Dogtown Poetry Theater
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The Dogtown Poetry Theater was a short-lived but influential venue in mid-Seventies Seattle. Organized by Don Wilsun and Joe Scozzy as a grass-roots outlet for poetic expression across cultural and societal boundaries, it became an alternative to the academic reading series controlled ("captive" was the Dogtown term for it) by University of Washington professor Nelson Bentley.
Dogtown featured free readings every Sunday afternoon in a vacant space below Seattle's signature Pike Place Market, a large space featuring one wall of windows giving views of the generally rainy and gray Puget Sound, a pot-bellied iron stove to drive the chill and damp away for readings and heat the pot of free Market Spice tea, and a piano. Readings were often attended by winos seeking heat and a free cup of wine, tourists who wandered down from the Market, poetry fans, and a cadre of restless young Seattle poets who found the open atmosphere liberating and challenging.
Many authors read at Dogtown, including Steven "Jesse" Bernstein, a multi-published legend who toured with punk groups and recorded albums on the same SubPop label that brought Nirvana to the world. Other poets who contributed heavily to the rich aural adventure of Dogtown and went on to future writing of note were Charlie Burks, Charlie Burks, the coordinator of the first Bumbershoot Writers in Performance Competition in 1981, Britt Robson, Hans Skott-Myre, Linton Robinson, Cliff Finity, and Don Wilsun, who founding the Red Sky Poetry Theatre in continuance of the Dogtown tradition.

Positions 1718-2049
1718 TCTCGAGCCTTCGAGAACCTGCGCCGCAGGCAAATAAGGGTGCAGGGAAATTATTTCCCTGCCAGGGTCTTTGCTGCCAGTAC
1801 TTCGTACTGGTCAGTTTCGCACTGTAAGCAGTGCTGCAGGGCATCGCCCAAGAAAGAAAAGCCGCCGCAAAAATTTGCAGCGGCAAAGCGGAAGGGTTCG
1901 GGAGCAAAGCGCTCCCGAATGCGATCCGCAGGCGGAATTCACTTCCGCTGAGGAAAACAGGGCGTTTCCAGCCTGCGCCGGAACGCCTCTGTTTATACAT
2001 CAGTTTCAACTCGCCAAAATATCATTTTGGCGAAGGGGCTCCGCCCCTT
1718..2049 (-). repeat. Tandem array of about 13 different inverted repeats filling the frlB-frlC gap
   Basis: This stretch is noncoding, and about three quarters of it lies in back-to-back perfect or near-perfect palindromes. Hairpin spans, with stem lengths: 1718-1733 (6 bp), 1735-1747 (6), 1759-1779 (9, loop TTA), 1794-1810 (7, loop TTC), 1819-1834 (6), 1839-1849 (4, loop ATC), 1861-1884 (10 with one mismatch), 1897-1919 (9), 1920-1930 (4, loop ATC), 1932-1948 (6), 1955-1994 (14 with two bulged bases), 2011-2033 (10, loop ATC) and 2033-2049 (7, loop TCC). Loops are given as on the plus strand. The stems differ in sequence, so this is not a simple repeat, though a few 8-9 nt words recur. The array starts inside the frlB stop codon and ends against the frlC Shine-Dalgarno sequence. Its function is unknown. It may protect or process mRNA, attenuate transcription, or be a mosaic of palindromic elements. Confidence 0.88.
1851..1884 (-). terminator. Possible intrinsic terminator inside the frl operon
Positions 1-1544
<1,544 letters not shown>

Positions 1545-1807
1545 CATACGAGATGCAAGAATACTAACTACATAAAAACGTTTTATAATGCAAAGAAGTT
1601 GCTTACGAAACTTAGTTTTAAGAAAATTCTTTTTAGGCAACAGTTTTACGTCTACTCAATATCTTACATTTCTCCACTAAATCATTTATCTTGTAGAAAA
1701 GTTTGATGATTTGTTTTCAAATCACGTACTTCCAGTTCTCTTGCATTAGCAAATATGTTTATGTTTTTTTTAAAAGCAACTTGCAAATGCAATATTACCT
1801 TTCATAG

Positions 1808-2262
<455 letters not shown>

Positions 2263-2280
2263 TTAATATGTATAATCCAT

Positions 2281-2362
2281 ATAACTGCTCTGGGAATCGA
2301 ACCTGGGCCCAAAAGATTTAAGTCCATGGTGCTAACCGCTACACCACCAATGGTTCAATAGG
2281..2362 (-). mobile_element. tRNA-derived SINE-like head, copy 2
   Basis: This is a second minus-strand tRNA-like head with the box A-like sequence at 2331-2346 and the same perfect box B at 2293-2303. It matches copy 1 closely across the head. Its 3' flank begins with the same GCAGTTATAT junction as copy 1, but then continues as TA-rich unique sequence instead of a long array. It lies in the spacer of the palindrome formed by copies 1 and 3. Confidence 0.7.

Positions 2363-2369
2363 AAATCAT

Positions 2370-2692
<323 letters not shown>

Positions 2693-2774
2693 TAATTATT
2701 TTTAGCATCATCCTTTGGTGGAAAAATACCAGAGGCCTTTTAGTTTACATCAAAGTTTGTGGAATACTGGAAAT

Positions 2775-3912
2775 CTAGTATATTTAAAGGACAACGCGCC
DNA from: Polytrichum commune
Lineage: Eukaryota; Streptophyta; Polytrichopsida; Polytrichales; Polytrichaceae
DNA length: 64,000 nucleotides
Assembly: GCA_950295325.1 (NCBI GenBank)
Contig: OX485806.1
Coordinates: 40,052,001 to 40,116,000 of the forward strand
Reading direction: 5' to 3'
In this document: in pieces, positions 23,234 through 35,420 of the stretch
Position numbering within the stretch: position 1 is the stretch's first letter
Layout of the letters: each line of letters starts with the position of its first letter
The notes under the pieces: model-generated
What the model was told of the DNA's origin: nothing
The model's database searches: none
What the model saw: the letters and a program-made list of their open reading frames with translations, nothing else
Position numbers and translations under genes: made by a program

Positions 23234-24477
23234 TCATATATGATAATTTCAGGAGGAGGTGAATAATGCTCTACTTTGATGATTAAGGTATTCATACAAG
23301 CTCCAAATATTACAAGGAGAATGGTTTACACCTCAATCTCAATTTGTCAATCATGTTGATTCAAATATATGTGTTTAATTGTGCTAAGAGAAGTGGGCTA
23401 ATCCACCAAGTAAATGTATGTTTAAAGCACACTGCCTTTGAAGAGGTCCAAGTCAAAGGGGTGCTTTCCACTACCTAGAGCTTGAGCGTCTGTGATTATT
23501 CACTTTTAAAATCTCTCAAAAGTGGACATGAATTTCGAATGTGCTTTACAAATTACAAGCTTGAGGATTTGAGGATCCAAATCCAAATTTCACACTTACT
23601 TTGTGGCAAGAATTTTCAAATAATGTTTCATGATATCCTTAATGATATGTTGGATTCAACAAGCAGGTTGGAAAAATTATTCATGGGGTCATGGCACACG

Dogtown's impact lingered, but its performances only took place for a little over a year, from 1975 to 1976. The material presented there was as eclectic as is possible to get: wino blitherings, romance poems by starry-eyed ingénues, strict academic forms, and performance art (such as playing recordings of conversations in Market bars while passing around samples of trash and cigarette butts gleaned from the tables where they were taped). But the general feel tended towards a sort of retro-beat aesthetic. Tom Waits and Patty Smith were cited as influences by many of the poets mentioned above, as well as Burroughs, Bukowski, and other denizens of the twilight zones between beat, hip, and grunge.
The readings ceased in 1976 and Red Sky quickly emerged from the ashes to have a more enduring effect. But Dogtown was an important part of the poetic blast of that time, dovetailing in with SubPop and other grunge, Eidolon, precursors of The Stranger in forging a verbal esthetic that was more influential on Eighties and Nineties culture than is widely known.